Chinese Fighter Group Seeks Bizjet Partners

Mar 11, 2011

By Bradley Perrett
Chinese fighter builder Avic Defense is seeking negotiations with all major western business jet manufacturers as it looks to launch itself into the field.

After China’s slow progress in independently developing commercial aircraft, Avic Defense has concluded that it needs to work with an experienced foreign company to get into business aircraft manufacturing, says one industry executive.

Its ambition to build a large, high-performance aircraft has apparently underscored the need for outside help.

Yet the foreign manufacturers with which it is negotiating all face the perennial conundrum in cooperative aircraft developments with Chinese industry: by working with Avic Defense they might make a good profit on one program but train a future competitor as they do it. One example is Chinese copying of Russian fighter know-how through partnerships since the Soviet Union collapsed.

It is a temptation that the Western commercial aircraft builders have generally resisted, but Chinese efforts persist. “They [Avic Defense] have certainly contacted all the manufacturers,” says another executive from a Western company that makes big business jets.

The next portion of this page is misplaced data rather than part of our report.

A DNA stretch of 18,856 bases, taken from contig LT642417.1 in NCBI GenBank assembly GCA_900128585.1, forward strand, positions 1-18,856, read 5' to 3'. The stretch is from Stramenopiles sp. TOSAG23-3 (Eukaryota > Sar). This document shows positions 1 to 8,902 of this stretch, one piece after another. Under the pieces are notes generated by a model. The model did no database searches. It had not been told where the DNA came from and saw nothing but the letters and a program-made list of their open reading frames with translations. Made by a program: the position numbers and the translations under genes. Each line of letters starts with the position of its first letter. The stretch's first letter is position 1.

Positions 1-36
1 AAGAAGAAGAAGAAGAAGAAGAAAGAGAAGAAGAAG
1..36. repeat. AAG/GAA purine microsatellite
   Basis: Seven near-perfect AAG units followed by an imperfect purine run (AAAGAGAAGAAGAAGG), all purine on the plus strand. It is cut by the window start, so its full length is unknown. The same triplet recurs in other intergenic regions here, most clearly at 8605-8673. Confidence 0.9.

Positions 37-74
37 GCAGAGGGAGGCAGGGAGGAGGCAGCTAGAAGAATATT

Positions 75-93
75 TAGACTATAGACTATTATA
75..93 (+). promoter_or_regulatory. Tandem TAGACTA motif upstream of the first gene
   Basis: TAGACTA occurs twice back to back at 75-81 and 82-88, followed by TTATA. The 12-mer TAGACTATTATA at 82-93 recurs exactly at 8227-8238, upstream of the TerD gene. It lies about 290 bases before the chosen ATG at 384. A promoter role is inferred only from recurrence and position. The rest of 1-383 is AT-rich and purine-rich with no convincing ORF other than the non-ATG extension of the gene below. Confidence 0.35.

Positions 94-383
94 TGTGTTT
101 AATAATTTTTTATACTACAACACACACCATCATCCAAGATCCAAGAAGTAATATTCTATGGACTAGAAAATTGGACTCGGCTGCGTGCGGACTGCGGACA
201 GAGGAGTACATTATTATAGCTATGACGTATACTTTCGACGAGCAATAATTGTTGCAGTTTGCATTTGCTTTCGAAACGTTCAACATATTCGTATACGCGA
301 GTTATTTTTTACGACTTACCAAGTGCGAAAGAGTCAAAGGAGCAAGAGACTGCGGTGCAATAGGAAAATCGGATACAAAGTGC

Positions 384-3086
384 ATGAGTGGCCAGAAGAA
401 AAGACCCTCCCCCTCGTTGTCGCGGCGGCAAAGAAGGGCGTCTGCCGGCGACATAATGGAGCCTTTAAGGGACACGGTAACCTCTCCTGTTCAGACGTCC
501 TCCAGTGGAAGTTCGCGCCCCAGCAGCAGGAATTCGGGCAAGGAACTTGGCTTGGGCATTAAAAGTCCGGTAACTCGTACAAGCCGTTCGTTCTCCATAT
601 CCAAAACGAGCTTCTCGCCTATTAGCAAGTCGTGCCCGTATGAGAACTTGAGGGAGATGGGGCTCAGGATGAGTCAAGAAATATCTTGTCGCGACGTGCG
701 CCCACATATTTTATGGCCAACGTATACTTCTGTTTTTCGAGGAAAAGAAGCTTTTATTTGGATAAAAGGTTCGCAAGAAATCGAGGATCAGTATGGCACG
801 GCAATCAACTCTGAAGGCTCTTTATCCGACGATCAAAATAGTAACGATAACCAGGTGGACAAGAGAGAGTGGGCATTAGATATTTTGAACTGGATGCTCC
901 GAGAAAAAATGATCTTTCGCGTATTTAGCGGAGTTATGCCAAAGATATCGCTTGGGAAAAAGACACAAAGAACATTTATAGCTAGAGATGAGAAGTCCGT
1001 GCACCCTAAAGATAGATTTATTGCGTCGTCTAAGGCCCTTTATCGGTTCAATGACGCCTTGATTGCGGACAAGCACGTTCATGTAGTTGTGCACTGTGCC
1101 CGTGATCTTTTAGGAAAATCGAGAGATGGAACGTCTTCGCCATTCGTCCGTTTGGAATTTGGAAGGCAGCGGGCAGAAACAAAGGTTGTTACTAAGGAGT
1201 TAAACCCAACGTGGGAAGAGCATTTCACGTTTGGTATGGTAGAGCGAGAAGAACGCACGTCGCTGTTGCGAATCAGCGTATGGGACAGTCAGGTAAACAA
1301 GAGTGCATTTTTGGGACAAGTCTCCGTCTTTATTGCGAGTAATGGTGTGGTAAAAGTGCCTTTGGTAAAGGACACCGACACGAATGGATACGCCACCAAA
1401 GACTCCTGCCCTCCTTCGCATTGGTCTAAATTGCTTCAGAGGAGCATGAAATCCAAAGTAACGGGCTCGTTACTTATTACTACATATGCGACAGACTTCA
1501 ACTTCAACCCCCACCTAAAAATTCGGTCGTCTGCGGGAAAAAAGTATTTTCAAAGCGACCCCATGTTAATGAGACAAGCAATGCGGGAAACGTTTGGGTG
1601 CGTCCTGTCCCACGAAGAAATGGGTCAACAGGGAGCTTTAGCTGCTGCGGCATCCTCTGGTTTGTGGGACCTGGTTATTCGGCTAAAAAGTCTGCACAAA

Dassault said in December that it was in talks with Chinese industry on collaborative production. Indeed, Dassault is the company that Avic Defense seeks to emulate. When it was set up in 2009 by bundling together Avic’s combat aircraft factories and institutes, the head office directed it to use its expertise to build a large business jet.

The Chengdu plant, builder of the J-10 and J-20 fighters, would lead the Chinese side of the development, says a third industry executive.

Cooperation is not the only way for China to get foreign expertise in the field of civil aviation. Since 2009, Avic subsidiaries, wielding the abundant and cheap capital controlled by the Chinese state, have repeatedly bought Western companies with know-how that China lacked. The latest was the general aviation aircraft manufacturer Cirrus, bought by Avic General Aircraft, itself an aspiring business jet builder.

Even if one of the big-jet builders were not for sale, another experienced business aircraft company could become the technical foundation for Avic Defense’s new line.

Other builders of big business aircraft are Gulfstream and Bombardier.

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